National Air Quality Control Index

In addition to land and water, air is the prime resource for sustenance of life. With the technological advancements, a vast amount of data on ambient air quality is generated and used to establish the quality of air in different areas. The large monitoring data result in encyclopaedic volumes of information that neither gives a clear picture to a decision maker nor to a common man who simply wants to know how good or bad the air is? One way to describe air quality is to report the concentrations of all pollutants with acceptable levels (standards). As the number of sampling stations and pollution parameters (and their sampling frequencies) increase, such descriptions of air quality tend to become confusing even for the scientific and technical community.

Publication Type

Book Chapter

Time Frame

2014

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Description

In addition to land and water, air is the prime resource for sustenance of life. With the technological advancements, a vast amount of data on ambient air quality is generated and used to establish the quality of air in different areas. The large monitoring data result in encyclopaedic volumes of information that neither gives a clear picture to a decision maker nor to a common man who simply wants to know how good or bad the air is? One way to describe air quality is to report the concentrations of all pollutants with acceptable levels (standards). As the number of sampling stations and pollution parameters (and their sampling frequencies) increase, such descriptions of air quality tend to become confusing even for the scientific and technical community.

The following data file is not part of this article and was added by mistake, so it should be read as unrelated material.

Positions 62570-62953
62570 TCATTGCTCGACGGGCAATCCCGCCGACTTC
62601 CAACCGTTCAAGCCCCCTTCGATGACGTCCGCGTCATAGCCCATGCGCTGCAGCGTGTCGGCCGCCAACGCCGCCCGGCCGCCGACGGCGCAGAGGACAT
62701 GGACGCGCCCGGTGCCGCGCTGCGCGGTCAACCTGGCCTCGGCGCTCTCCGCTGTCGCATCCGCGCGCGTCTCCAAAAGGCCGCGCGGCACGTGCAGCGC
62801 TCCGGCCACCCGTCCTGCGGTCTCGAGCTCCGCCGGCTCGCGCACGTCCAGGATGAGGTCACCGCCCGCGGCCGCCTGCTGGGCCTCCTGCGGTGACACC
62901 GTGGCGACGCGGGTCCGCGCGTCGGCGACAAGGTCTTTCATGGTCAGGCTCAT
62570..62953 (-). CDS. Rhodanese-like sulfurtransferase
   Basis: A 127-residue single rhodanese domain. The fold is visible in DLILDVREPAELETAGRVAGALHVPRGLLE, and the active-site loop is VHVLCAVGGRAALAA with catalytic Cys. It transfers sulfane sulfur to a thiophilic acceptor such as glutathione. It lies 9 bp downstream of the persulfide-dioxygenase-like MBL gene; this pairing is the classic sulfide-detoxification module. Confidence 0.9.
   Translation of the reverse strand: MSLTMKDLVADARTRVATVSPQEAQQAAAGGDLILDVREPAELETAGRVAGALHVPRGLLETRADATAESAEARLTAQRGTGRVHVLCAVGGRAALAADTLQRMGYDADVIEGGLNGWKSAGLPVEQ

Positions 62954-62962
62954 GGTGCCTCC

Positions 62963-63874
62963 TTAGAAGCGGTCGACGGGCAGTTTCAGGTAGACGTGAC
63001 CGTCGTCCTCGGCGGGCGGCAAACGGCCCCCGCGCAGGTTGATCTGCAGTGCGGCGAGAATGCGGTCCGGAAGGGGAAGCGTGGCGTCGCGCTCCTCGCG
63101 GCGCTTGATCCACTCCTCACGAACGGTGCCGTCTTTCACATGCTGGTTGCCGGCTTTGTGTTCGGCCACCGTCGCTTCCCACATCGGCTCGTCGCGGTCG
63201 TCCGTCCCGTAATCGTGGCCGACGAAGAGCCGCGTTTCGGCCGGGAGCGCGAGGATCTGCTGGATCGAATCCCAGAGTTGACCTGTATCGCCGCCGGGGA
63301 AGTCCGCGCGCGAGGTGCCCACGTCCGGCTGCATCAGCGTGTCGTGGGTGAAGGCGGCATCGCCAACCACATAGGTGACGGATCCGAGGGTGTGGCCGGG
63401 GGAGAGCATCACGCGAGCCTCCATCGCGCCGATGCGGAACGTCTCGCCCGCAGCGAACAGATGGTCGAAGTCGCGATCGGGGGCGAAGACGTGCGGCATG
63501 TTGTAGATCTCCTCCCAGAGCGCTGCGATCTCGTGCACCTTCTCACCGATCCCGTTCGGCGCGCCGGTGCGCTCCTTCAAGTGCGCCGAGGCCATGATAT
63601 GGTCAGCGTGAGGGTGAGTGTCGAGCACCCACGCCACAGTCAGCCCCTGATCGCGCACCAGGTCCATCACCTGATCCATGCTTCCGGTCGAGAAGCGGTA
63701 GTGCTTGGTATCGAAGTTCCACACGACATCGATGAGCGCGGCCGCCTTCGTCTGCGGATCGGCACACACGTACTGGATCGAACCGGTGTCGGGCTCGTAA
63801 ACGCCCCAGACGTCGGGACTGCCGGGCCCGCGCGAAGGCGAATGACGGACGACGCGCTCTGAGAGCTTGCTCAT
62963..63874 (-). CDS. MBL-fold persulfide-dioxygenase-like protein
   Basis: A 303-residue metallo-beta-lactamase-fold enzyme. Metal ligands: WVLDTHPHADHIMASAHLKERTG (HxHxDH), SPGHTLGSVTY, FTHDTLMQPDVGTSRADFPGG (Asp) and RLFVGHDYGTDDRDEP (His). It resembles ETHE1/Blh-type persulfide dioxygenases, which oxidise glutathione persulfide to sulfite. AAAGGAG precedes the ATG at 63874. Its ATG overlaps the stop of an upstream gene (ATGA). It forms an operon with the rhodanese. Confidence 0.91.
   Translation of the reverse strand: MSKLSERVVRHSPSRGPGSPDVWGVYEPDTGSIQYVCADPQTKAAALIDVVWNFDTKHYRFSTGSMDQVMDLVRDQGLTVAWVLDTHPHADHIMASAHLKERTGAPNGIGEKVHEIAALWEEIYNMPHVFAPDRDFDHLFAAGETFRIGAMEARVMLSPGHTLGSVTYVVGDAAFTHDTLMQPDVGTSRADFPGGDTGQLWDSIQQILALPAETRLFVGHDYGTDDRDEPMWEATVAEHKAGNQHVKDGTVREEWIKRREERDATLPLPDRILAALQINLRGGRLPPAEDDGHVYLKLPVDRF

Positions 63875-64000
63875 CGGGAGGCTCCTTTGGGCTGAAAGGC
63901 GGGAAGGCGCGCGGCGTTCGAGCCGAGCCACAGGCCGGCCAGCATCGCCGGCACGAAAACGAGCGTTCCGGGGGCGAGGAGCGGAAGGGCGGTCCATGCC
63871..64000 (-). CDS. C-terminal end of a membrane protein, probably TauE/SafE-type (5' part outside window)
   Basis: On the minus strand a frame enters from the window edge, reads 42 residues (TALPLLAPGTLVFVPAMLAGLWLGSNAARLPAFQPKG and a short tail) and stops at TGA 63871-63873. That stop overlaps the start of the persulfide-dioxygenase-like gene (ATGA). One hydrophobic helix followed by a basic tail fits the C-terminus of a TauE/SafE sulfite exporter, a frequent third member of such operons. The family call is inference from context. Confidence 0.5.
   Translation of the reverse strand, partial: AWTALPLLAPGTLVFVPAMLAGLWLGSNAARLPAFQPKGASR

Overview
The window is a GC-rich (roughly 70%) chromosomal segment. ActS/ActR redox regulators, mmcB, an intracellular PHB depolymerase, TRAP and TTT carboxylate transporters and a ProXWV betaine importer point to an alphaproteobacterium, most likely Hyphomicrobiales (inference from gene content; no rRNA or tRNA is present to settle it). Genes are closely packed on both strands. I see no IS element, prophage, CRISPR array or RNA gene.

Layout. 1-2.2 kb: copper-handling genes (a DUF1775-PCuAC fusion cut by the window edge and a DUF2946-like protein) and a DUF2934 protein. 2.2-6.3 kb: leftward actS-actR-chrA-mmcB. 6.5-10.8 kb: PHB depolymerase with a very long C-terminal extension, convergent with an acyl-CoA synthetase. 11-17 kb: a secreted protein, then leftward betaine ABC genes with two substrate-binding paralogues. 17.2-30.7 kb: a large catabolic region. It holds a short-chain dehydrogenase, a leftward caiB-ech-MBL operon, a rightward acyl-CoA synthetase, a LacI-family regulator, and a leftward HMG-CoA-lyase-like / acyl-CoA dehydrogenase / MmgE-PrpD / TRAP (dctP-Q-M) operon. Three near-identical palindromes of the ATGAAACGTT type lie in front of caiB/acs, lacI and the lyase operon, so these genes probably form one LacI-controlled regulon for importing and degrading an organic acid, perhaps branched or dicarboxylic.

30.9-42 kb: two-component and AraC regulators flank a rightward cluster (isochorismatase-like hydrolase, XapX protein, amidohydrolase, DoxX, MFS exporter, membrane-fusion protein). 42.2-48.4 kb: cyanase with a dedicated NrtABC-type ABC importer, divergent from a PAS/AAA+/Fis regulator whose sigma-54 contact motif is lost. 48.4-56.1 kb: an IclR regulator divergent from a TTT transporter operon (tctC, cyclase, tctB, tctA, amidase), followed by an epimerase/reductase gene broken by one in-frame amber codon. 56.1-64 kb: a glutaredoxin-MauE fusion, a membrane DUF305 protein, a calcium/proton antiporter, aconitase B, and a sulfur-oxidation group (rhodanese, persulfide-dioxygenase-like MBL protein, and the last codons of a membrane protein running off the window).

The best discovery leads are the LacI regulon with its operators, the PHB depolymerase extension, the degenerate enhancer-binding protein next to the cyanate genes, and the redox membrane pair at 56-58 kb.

As for the general public, they usually will not be satisfied with raw data, time series plots, statistical analyses, and other complex findings pertaining to air quality. The result is that people tend to lose interest and can neither appreciate the state of air quality nor the pollution mitigation efforts by regulatory agencies. Since awareness of daily levels of urban air pollution is important to those who suffer from illnesses caused by exposure to air pollution, the issue of air quality communication should be addressed in an effective manner. Further, the success of a nation to improve air quality depends on the support of its citizens who are well-informed about local and national air pollution problems and about the progress of mitigation efforts.

To address the above concerns, the concept of an Air Quality Index (AQI) has been developed and used effectively in many developed countries for over last three decades (USEPA 1976, 2014; Ontario, 2013; Shenfeld, 1970). An AQI is defined as an overall scheme that transforms weighted values of individual air pollution related parameters (SO2, CO, visibility, etc.) into a single number or set of numbers. There have not been significant efforts to develop and use AQI in India, primarily due to the fact that a modest air quality monitoring programme was started only in 1984 and public awareness about air pollution was almost non-existent. The challenge of communicating with the people in a comprehensible manner has two dimensions: (i) translate the complex scientific and medical information into simple and precise knowledge and (ii) communicate with the citizens in the historical, current and futuristic sense. Addressing these challenges and thus developing an efficient and comprehensible AQI scale is required for citizens and policy makers to make decisions to prevent and minimize air pollution exposure and ailments induced from the exposure.

Additional information

Publication Type

Book Chapter

Time Frame

2014